Is the Earth sacred?

Today the unsustainable behavior of one species now impacts the entire planet Earth, from mountain glaciers to the depths of the oceans.  We humans don’t really consider ourselves to be one species among many; rather, we consider ourselves as nations, races, ethnic groups, even economic functionaries.  The Book of Genesis frames our power over other species  when it states, “And God said, Let us make man in our image, after our likeness; and let them have dominion over the fish of the sea, and over the fowl of the air, and over the cattle, and over all the earth, and over every creeping thing that creepeth upon the earth.”

According to the Encyclopedia Britannica, sacredness is “the power, being, or realm understood by religious persons to be at the core of existence and to have a transformative effect on their lives and destinies.”  The Oxford American dictionary defines sacred as “connected to God (or the Gods) and dedicated to a religious purpose and so deserving veneration.”  Is the Earth a sacred place, and if so, are we treating it like one?

Thomas Berry, in his essay “Earth as Sacred Community,” examines the Biblical context of the sacred and the divine, and finds that, “Within the Biblical context, the continuity of the divine presence with the natural world was altered by establishing the divine as a transcendent personality creating a world entirely distinct from itself… Only the human really belonged to the sacred community of the redeemed.”  That distinction is important, because in the Biblical framework, the primary human concern is to find Eternal Salvation in a Heavenly Kingdom.  The earth, then, is merely a way station on our journey to Salvation, not necessarily a place to live in a divine presence.

Within the Biblical context, we may have exercised our “dominion” a bit too far.  Wendell Berry, in his essay “A Native Hill,” writes that “We have lived by the assumption that what is good for us would be good for the world.  And this has been based on the even flimsier assumption that we could know with any certainty what was good even for us.  We have fulfilled the danger of this by making our personal pride and greed the standard of our behavior towards the world – to the incalculable disadvantage of the world and everything living in it.”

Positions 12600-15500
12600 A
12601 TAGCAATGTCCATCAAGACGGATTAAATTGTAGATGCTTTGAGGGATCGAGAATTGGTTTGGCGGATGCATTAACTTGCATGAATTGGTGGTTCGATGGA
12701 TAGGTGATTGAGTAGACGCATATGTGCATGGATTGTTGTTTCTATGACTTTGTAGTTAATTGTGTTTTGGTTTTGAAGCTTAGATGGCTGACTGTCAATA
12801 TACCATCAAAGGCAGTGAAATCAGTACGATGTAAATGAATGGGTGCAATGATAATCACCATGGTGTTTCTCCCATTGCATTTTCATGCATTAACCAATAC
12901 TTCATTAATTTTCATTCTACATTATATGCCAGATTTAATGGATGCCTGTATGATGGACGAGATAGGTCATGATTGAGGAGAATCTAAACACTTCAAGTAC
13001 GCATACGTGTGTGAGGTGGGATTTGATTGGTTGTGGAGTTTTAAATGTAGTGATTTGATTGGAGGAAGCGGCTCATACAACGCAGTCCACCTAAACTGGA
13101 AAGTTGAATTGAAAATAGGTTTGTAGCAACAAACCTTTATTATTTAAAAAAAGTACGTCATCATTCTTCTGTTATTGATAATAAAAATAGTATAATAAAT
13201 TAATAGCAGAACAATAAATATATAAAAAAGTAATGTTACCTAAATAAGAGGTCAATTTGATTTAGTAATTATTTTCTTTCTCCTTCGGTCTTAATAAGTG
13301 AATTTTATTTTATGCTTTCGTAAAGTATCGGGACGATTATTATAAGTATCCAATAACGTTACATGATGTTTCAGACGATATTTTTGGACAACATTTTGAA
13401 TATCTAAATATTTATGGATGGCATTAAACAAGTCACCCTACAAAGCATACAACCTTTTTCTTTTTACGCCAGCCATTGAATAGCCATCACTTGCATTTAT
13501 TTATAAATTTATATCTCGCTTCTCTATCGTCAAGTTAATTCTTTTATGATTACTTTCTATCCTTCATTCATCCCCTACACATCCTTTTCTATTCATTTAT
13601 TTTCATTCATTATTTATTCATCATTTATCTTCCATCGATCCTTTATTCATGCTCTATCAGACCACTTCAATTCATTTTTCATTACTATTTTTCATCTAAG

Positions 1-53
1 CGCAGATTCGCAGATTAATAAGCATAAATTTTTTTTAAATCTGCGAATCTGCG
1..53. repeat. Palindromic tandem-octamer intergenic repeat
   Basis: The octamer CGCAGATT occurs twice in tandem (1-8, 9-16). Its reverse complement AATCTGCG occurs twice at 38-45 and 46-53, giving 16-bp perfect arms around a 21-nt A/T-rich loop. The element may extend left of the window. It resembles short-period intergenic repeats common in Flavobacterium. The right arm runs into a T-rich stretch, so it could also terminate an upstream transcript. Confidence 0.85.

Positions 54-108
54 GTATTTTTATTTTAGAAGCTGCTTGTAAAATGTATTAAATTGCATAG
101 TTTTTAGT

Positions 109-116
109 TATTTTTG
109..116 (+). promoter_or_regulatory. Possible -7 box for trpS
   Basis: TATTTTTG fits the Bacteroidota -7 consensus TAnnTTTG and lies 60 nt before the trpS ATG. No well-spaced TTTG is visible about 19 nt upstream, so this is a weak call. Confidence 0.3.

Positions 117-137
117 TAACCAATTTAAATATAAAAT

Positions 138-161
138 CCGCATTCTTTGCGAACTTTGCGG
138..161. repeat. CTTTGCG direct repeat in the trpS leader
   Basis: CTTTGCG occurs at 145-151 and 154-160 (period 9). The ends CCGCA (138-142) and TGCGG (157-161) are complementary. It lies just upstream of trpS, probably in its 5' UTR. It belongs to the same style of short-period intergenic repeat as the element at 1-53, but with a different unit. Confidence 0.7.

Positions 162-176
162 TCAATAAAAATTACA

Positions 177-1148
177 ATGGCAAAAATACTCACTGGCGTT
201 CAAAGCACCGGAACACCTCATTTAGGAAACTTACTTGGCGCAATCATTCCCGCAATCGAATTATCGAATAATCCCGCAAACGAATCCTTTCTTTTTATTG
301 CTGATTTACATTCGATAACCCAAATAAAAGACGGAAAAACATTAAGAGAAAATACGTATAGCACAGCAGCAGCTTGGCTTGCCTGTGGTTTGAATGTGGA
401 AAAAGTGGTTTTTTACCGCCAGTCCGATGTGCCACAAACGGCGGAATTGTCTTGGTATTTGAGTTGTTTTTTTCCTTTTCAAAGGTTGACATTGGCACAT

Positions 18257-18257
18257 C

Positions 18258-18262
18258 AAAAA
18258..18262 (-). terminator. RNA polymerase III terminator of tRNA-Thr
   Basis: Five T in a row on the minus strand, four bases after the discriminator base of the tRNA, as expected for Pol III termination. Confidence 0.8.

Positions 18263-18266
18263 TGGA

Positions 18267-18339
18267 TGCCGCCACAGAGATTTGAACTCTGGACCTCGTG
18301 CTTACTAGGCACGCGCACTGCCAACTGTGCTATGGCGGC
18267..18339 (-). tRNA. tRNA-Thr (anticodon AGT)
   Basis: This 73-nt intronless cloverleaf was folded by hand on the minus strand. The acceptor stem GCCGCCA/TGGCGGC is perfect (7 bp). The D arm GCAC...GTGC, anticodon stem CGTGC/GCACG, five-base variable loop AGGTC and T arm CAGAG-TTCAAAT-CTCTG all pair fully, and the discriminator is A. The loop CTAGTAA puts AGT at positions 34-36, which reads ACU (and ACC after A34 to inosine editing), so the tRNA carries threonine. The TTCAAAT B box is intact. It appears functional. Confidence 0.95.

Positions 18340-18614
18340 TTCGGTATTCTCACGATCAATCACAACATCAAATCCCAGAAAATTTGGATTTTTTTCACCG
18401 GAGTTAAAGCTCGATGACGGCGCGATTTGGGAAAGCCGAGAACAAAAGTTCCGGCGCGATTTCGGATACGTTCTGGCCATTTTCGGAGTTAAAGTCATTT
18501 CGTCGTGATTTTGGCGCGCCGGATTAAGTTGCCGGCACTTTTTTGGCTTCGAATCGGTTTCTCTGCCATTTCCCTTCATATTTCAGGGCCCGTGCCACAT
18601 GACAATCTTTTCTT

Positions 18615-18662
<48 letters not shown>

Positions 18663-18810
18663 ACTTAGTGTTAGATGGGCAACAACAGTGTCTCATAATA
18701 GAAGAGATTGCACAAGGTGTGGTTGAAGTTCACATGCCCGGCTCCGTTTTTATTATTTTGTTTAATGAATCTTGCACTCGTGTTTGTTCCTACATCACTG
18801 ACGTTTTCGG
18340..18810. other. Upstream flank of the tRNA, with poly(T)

However, can we find in our religious traditions a sacred connection to the world around us?  Certainly, we can find it in various Native American and Asian religious traditions.  Today, many Christians are reconsidering their view of the sacred, from the growing Interfaith Power and Light movement, to the Southern Baptist Environment and Climate Initiative.  The Southern Baptist declaration reads that, “There is undeniable evidence that the earth—wildlife, water, land and air—can be damaged by human activity, and that people suffer as a result. When this happens, it is especially egregious because creation serves as revelation of God’s presence, majesty and provision. Though not every person will physically hear God’s revelation found in Scripture, all people have access to God’s cosmic revelation: the heavens, the waters, natural order, the beauty of nature (Psalm 19; Romans 1).”  As we reconsider our giant footprint on the Earth, that notion of sacredness is an important part of our efforts to live sustainably.

 

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